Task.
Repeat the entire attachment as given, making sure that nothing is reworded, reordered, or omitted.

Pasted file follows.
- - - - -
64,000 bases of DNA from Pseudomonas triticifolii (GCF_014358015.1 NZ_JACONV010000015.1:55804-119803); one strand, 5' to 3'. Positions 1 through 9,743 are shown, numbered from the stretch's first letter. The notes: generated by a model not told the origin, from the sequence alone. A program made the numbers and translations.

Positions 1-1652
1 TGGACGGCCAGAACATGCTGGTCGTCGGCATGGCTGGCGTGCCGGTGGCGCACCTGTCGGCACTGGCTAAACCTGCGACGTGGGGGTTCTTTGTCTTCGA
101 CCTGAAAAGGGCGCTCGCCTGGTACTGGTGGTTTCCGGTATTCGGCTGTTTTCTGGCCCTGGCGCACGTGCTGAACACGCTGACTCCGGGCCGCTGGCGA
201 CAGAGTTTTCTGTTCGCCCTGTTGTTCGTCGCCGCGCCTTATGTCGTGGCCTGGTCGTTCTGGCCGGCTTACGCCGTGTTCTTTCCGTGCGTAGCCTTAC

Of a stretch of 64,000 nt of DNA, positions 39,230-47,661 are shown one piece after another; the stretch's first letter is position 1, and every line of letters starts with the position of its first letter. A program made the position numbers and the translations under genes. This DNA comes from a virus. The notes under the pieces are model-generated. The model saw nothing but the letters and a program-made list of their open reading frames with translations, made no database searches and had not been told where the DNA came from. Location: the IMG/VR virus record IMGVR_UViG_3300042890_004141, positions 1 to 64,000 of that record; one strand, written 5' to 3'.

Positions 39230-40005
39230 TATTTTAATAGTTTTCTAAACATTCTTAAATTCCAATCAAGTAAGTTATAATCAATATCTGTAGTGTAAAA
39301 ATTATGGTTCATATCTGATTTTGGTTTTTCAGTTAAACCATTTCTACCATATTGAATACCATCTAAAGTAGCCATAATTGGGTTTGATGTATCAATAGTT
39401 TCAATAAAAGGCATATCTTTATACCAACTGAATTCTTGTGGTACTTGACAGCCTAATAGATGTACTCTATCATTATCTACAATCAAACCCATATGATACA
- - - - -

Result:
64,000 bases of DNA from Pseudomonas triticifolii (GCF_014358015.1 NZ_JACONV010000015.1:55804-119803); one strand, 5' to 3'. Positions 1 through 9,743 are shown, numbered from the stretch's first letter. The notes: generated by a model not told the origin, from the sequence alone. A program made the numbers and translations.

Positions 1-1652
1 TGGACGGCCAGAACATGCTGGTCGTCGGCATGGCTGGCGTGCCGGTGGCGCACCTGTCGGCACTGGCTAAACCTGCGACGTGGGGGTTCTTTGTCTTCGA
101 CCTGAAAAGGGCGCTCGCCTGGTACTGGTGGTTTCCGGTATTCGGCTGTTTTCTGGCCCTGGCGCACGTGCTGAACACGCTGACTCCGGGCCGCTGGCGA
201 CAGAGTTTTCTGTTCGCCCTGTTGTTCGTCGCCGCGCCTTATGTCGTGGCCTGGTCGTTCTGGCCGGCTTACGCCGTGTTCTTTCCGTGCGTAGCCTTAC

Of a stretch of 64,000 nt of DNA, positions 39,230-47,661 are shown one piece after another; the stretch's first letter is position 1, and every line of letters starts with the position of its first letter. A program made the position numbers and the translations under genes. This DNA comes from a virus. The notes under the pieces are model-generated. The model saw nothing but the letters and a program-made list of their open reading frames with translations, made no database searches and had not been told where the DNA came from. Location: the IMG/VR virus record IMGVR_UViG_3300042890_004141, positions 1 to 64,000 of that record; one strand, written 5' to 3'.

Positions 39230-40005
39230 TATTTTAATAGTTTTCTAAACATTCTTAAATTCCAATCAAGTAAGTTATAATCAATATCTGTAGTGTAAAA
39301 ATTATGGTTCATATCTGATTTTGGTTTTTCAGTTAAACCATTTCTACCATATTGAATACCATCTAAAGTAGCCATAATTGGGTTTGATGTATCAATAGTT
39401 TCAATAAAAGGCATATCTTTATACCAACTGAATTCTTGTGGTACTTGACAGCCTAATAGATGTACTCTATCATTATCTACAATCAAACCCATATGATACA